“As the United States keeps its focus on Ukraine and helping its population defend its land and protect its people today, we should also be prepared to work in the same synchronized manner so that the Kremlin is forced to face its own reckoning for this unprovoked, bloody war,” U.S. Sen. Jeanne Shaheen, a Democratic member of the Senate Foreign Relations Committee, told Foreign Policy in a statement.
Shaheen was one of 13 senators from both parties to sponsor a bill last month aimed at ensuring the U.S. government is allocating resources to documenting war crimes in Ukraine. Among the tens of billions of dollars that the Biden administration has requested to aid Ukraine in the war, some $80 million is devoted to accountability on war crimes.
Still, documenting the war crimes is only part of the legal battle. There are also hurdles to preserve evidence and track down witnesses for cases that could be tried years down the road—a difficult task, let alone in an active war zone. Launching cases in international courts, including the ICC, can be a costly and lengthy process. The ICC has historically only handled a select few cases, emblematic of wider human rights abuses in a specific conflict.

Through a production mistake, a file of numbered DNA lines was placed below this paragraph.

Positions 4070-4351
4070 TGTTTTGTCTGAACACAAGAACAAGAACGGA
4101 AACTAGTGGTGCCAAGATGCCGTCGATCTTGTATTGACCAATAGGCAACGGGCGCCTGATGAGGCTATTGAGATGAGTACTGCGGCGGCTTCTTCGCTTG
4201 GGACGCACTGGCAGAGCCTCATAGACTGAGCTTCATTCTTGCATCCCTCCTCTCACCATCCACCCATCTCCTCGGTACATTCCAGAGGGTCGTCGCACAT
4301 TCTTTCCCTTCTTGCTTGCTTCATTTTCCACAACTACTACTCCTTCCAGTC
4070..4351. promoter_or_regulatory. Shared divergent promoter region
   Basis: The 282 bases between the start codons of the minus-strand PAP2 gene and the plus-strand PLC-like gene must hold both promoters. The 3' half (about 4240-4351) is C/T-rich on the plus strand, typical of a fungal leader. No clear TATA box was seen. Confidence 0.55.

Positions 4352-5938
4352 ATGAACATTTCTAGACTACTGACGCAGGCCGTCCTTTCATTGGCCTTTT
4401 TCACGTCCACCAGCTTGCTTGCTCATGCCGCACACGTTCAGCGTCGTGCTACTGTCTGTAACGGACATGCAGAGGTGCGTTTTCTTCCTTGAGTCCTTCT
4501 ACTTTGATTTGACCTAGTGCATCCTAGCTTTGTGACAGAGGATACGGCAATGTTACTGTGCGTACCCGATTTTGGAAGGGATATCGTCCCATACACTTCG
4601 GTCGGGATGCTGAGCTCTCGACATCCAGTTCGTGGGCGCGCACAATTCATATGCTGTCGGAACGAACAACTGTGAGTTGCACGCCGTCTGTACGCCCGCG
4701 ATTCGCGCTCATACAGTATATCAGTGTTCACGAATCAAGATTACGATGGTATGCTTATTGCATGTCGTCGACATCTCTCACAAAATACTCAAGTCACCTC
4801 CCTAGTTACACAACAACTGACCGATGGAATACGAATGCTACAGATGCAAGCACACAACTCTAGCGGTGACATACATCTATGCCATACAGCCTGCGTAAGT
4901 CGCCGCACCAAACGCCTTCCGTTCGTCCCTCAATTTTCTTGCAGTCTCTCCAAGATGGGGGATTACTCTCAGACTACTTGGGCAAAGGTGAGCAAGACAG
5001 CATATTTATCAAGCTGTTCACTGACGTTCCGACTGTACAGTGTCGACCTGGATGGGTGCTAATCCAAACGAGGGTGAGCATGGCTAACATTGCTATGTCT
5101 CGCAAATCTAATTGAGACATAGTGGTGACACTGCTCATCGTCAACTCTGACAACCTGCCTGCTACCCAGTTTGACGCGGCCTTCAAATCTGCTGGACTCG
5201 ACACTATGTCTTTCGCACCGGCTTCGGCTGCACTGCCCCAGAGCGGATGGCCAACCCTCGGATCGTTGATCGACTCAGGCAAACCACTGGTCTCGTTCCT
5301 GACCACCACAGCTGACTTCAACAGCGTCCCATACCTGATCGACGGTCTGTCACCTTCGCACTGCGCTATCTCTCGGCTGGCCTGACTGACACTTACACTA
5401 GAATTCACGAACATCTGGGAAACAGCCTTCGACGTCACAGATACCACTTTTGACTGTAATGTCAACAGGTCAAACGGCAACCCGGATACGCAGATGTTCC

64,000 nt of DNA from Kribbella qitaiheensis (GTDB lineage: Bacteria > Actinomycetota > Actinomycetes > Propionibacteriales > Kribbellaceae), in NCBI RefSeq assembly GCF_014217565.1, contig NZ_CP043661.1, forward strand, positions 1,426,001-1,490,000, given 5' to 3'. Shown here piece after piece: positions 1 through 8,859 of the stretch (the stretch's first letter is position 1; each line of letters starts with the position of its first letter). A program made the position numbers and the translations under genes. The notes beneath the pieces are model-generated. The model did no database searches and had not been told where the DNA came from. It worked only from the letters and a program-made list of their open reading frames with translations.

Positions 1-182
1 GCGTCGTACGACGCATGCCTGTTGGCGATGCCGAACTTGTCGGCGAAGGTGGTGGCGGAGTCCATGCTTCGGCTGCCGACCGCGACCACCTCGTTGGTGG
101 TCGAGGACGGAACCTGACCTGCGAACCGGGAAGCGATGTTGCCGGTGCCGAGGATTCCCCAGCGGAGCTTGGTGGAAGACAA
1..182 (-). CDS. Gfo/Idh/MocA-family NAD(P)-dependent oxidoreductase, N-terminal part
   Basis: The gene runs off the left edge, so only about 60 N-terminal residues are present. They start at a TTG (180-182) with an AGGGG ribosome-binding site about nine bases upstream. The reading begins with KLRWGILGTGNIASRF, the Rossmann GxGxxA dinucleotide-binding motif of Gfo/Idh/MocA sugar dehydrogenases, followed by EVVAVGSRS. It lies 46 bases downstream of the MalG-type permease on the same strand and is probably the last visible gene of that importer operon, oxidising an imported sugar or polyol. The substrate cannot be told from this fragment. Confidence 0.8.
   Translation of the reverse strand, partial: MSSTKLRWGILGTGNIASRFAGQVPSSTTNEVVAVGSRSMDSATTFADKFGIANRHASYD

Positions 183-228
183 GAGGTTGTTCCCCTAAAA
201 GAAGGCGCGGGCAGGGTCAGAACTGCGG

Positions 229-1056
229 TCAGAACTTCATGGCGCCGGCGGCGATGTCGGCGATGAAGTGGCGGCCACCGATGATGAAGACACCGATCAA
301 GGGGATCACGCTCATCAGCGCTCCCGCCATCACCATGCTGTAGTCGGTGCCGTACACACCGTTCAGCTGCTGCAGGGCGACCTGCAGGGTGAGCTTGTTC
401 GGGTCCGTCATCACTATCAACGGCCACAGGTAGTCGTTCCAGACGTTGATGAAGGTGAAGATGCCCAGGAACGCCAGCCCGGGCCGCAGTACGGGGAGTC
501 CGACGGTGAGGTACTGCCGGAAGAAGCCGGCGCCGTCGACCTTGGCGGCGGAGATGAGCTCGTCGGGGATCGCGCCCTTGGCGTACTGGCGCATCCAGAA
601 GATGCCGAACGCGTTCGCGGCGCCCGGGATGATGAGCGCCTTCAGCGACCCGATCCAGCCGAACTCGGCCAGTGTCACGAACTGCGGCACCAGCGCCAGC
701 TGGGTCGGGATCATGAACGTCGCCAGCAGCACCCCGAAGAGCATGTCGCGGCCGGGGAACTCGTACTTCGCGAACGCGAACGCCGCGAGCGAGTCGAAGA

“I think it’s important to temper expectations. Not every perpetrator will have their day in court—it’s not realistic. We have not seen that historically in lots of other countries around the world,” said Kelebogile Zvobgo, an assistant professor of government at William & Mary and founder of the International Justice Lab.
Then there’s the matter of getting custody of the accused war criminals—another steep hurdle for the current war, beyond the limited number of cases where the accused Russian war criminals have been captured by Ukrainian forces during the war. The ICC has sought to avoid trying people in absentia.